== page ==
In Cognito Isn’t In Visible

The first thing to . . . [more]

Posted in: Legal Technology

The Enduring Value of the Mediation Skillset

During Conflict Resolution Week in October, Mediate BC Roster mediators made a number of presentations around the province about mediation. We tried to answer the public’s question: “What is Mediation?” That seems like a simple task – it is not.

First, “mediation” is not just one thing. It is a flexible tool that includes a variety of processes. Some practitioners have tried to catalogue the processes and to assign names (interest-based, facilitative, transformative, narrative, evaluative, rights-based, joint, shuttle, etc.). From the perspective of the people in conflict, each of these processes will look very different and the role of the . . . [more]

Posted in: Dispute Resolution

Understand Your Best Clients and Win Their Next RFP

Request for proposal. Those three words are usually the start of a slow churning stomach ache that burns until the moment your response is sent and received. And confirmed three times over. This is especially true, I have found many times over, if the request is lobbed into your office by a current client.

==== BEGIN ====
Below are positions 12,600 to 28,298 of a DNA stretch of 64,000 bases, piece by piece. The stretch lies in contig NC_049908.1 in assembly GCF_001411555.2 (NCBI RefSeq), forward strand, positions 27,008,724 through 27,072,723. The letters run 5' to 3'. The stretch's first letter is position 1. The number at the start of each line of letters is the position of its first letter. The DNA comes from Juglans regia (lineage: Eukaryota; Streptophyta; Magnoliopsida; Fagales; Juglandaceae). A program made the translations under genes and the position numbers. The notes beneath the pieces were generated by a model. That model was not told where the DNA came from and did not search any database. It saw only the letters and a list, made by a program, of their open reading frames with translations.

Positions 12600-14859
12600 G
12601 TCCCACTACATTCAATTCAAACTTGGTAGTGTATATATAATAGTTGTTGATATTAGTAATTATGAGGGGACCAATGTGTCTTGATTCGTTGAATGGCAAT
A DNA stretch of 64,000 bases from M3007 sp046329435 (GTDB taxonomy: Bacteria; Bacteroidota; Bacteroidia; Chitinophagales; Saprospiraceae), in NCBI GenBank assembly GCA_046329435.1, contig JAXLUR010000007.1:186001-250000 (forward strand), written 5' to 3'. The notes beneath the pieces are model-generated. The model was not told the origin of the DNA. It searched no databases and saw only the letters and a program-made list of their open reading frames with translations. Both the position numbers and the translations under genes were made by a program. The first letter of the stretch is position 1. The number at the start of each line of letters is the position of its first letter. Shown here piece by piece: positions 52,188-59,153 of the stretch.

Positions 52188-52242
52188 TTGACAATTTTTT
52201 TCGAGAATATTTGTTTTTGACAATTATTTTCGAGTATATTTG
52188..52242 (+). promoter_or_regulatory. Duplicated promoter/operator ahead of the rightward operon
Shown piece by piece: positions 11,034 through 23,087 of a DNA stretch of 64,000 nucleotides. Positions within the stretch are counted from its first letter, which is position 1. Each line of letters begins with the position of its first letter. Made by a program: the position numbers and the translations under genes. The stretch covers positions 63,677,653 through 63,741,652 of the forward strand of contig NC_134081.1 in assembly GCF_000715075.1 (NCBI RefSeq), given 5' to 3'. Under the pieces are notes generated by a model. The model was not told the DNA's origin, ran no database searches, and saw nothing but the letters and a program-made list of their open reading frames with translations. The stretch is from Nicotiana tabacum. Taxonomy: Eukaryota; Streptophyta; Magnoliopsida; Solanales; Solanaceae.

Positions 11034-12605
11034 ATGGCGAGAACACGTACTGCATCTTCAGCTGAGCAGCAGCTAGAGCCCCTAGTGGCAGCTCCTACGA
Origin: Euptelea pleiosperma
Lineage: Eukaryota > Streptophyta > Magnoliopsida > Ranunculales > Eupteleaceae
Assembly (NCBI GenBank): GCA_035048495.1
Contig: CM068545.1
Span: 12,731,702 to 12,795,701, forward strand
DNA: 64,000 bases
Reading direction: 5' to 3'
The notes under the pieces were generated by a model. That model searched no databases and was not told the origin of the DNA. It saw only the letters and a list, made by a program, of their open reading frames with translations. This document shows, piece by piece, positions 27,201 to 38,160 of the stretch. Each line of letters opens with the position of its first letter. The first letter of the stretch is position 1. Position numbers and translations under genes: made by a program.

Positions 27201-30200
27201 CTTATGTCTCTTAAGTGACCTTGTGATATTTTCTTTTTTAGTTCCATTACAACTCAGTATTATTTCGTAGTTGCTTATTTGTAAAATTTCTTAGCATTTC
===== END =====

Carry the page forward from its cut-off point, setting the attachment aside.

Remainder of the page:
The potential to lose the work, and, I suppose, to lose face among both clients and colleagues, can be stressful.

Proposal responses do not require a law degree or legal drafting. In fact, they usually require plain language, practical responses and succinct promises. I often . . . [more]

Posted in: Legal Marketing

A Legal Publisher and the McGill Guide

Early in my career, when I was a freshly hatched legal editor, I pored over the Canadian Guide to Uniform Legal Citation (the McGill Guide). It answered many of my questions about the finer points of legal citation: the meaning of square or round brackets; which words should be italicized; the correct order of parallel cites; and so on. I’m pretty sure I was using the first or second edition (we’re talking about 1988 and 1989). The Guide was tremendously helpful to me; although the rules were somewhat complex, they were clearly spelled out and easy to follow. On reflection, . . . [more]